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Metering for macro and wide angle

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#1 MarkB



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Posted 23 June 2013 - 11:02 PM

I haven't seen this discussed recently.


I am transitioning from film to digital underwater photography and am not sure about the type of light metering for exposure. I seems like many of the digital photographers guestimate their settings on full manual camera and strobe settings then adjust according depening upon the results after the picture is taken.


However, for TTL and wide angle, I would like to know what type of metering is used for those using more automatic settings (and this may help when using the histogram or highlight/shadow info).


Do most use center weighted for macro (like I used to do mostly for film)? Do you also use center weighted for wide angle or is matrix better?


Also, for automatic settings, do some use shutter priority or aperture priority (or are there situation with which one works better than another?)?



#2 Steve Williams

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Posted 24 June 2013 - 09:47 PM

Hi Mark,

I shoot almost entirely manual on the camera and strobes and use spot metering to be able to dial in the exposure I want.  The only time I would use an aperture or shutter priority is with big fast moving animals with no strobes like dolphins or whale sharks, with uneven light like early or late in the day when the action is very fast.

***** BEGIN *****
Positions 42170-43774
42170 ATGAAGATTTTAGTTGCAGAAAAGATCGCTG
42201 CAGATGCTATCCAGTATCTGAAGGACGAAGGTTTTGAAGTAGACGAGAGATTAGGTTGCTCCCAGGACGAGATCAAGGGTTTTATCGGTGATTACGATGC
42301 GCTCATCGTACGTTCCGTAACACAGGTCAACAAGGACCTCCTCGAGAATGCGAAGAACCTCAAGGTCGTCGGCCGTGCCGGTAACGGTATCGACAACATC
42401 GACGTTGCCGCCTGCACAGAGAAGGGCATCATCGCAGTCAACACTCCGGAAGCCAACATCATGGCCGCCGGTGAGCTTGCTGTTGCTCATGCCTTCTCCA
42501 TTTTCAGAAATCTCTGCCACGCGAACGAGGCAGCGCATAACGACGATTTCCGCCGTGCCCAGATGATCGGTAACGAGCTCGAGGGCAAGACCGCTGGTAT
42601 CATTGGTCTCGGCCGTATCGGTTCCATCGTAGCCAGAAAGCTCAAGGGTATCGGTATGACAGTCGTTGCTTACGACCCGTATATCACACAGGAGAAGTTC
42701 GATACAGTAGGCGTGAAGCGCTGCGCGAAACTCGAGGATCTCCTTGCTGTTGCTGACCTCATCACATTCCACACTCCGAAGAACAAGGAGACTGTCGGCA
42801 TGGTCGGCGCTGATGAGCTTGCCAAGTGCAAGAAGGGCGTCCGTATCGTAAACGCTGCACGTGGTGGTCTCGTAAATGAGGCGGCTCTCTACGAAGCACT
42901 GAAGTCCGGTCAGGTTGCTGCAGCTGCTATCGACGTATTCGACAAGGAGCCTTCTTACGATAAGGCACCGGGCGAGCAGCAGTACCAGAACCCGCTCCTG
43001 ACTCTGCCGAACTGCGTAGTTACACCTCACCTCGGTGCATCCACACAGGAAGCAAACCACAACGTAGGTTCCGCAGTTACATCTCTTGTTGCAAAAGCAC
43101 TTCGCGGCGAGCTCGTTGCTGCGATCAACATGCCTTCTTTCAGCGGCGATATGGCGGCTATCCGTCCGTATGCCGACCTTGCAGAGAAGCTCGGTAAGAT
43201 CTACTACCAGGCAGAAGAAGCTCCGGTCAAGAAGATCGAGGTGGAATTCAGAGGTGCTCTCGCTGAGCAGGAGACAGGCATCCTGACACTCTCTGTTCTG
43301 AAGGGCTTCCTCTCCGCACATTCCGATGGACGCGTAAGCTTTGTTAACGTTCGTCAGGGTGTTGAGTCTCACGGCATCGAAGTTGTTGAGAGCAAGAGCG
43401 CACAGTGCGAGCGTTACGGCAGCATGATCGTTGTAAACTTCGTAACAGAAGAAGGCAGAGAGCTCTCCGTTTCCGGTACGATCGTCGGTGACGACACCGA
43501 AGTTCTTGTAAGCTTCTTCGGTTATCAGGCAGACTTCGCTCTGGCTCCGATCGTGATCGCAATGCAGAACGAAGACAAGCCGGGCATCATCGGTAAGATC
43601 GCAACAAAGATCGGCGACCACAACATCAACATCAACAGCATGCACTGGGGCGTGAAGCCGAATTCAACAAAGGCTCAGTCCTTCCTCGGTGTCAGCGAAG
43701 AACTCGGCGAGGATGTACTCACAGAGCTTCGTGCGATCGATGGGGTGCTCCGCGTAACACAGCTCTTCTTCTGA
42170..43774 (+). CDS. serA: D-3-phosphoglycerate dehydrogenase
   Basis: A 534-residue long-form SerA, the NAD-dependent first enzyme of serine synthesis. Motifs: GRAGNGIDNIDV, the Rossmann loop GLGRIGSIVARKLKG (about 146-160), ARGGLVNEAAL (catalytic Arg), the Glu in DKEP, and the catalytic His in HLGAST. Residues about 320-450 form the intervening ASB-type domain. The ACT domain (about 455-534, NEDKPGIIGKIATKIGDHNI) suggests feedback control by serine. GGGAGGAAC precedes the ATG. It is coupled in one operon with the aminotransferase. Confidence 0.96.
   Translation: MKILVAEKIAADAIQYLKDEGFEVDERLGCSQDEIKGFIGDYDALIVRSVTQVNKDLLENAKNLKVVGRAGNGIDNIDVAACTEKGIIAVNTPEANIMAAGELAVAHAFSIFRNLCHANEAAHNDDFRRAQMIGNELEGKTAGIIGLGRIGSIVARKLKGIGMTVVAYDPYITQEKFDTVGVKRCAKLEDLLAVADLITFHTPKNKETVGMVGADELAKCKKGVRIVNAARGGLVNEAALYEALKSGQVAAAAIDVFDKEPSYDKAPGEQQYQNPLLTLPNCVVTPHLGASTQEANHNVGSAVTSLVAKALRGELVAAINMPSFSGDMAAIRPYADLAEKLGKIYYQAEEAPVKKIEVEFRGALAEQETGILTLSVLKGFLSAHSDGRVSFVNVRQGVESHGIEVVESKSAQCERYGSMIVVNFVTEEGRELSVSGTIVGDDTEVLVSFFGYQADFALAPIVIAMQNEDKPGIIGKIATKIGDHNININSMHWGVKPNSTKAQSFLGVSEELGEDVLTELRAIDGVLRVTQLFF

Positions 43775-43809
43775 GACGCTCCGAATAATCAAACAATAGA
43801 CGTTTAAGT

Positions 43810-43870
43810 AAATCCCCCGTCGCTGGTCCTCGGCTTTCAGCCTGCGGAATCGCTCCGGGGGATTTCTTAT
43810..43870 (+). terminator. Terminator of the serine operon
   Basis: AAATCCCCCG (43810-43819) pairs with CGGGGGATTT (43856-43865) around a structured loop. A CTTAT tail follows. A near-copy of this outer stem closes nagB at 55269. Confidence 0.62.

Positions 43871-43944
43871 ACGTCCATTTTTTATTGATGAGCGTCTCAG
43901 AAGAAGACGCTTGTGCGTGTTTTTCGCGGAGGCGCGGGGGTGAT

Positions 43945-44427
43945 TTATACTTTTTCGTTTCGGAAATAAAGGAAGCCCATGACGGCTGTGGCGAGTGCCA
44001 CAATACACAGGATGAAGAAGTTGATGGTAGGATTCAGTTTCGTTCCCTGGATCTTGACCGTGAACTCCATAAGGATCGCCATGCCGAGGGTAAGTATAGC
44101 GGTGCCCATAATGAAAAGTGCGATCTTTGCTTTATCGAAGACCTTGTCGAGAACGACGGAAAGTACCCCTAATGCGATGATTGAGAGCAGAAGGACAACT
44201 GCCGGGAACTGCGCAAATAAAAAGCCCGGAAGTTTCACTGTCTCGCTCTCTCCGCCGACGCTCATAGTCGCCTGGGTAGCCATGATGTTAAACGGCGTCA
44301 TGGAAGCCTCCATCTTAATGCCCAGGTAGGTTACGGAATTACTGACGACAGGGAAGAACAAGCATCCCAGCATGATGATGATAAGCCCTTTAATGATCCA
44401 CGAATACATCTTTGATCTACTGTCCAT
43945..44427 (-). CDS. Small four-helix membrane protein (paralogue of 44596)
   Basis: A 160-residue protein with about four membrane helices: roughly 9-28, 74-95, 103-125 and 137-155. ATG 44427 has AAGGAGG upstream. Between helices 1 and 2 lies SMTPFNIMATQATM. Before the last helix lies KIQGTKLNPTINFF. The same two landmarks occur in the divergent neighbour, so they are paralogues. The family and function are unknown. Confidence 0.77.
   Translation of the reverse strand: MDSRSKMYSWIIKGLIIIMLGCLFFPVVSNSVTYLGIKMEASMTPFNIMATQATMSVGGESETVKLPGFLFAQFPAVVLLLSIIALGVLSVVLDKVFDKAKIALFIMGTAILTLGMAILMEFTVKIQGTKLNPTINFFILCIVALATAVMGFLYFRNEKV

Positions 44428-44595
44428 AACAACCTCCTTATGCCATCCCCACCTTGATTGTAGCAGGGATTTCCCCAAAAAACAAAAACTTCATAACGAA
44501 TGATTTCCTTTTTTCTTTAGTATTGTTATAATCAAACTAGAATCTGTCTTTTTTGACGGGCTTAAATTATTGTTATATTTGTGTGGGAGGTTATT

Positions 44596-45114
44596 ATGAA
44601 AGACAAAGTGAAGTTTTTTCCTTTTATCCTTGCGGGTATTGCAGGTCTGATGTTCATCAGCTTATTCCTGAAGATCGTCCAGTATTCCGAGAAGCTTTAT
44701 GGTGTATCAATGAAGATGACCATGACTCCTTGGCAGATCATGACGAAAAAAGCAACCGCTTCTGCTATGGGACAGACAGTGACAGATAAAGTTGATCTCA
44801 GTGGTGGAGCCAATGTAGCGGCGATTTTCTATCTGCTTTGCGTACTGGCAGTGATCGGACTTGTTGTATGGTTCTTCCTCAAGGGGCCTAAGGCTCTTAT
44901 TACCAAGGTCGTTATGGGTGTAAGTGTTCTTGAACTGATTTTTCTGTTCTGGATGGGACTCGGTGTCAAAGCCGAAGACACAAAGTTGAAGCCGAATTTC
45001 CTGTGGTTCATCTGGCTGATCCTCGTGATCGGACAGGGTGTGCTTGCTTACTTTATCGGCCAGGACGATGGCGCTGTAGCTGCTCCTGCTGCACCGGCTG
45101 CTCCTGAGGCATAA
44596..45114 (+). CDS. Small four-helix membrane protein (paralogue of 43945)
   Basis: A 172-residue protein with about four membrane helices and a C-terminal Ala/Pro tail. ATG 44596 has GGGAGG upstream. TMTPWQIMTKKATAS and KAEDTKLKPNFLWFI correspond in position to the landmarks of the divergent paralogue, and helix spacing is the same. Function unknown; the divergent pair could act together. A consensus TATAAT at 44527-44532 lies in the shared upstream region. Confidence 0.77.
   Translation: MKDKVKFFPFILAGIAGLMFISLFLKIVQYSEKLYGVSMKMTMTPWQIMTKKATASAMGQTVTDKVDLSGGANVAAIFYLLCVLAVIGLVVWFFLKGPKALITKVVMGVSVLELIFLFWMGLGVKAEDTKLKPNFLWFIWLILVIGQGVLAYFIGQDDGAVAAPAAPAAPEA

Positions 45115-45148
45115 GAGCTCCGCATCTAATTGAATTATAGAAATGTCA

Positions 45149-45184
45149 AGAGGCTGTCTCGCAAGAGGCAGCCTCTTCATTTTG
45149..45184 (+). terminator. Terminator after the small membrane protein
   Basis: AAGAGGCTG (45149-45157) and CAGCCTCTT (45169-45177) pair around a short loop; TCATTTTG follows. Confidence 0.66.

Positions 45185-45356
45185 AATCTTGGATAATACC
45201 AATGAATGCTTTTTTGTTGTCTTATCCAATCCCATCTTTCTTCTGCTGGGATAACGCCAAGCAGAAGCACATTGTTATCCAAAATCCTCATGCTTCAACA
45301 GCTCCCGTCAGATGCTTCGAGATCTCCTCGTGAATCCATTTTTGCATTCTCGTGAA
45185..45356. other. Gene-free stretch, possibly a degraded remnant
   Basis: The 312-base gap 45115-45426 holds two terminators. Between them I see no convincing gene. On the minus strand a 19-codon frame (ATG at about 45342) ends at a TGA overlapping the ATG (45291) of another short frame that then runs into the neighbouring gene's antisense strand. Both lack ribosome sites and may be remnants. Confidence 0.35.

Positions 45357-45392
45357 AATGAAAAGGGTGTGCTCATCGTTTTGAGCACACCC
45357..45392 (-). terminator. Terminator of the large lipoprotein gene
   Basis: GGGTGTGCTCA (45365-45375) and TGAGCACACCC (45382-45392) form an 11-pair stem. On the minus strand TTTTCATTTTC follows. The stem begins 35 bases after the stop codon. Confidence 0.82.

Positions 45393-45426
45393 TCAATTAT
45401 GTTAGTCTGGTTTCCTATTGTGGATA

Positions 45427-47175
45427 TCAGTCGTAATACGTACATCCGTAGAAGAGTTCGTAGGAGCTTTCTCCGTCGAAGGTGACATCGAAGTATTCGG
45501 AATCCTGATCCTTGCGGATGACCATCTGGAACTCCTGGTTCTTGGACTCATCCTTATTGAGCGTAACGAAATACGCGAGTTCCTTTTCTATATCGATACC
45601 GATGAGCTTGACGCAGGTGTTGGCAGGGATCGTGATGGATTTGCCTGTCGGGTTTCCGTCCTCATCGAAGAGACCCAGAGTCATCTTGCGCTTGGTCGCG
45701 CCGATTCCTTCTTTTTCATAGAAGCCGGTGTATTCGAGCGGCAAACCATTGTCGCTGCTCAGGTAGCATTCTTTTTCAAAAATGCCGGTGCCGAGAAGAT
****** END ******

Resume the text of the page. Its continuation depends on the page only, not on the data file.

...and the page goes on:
The biggest issue we see when moving from film to digital is the tendency to underexpose the digital.  The old rule of thumb with film was to underexpose by half a stop to get nice blues.  If we do that with a digital sensor we are throwing away up to half the possible tonal values.  We want to expose to the right of the histogram to take advantage of the digital sensor and the way the light is captured.


I shot film for many years and fought the change to digital before finally succumbing in 2009.  I had an issue with a button on my housing that was partially pressed on a dive last month that didn't allow me to see the screen after I took a shot.  The camera was working and making images I just couldn't see the pic on the display.  I reverted to the way we used to shoot film and bracketed strobe power, aperture, strobe position, etc. for the dive and mostly got crap.  It really brought home to me how much easier and ultimately more fun digital photography is.  


Hope that helps a little, have fun with the new rig.




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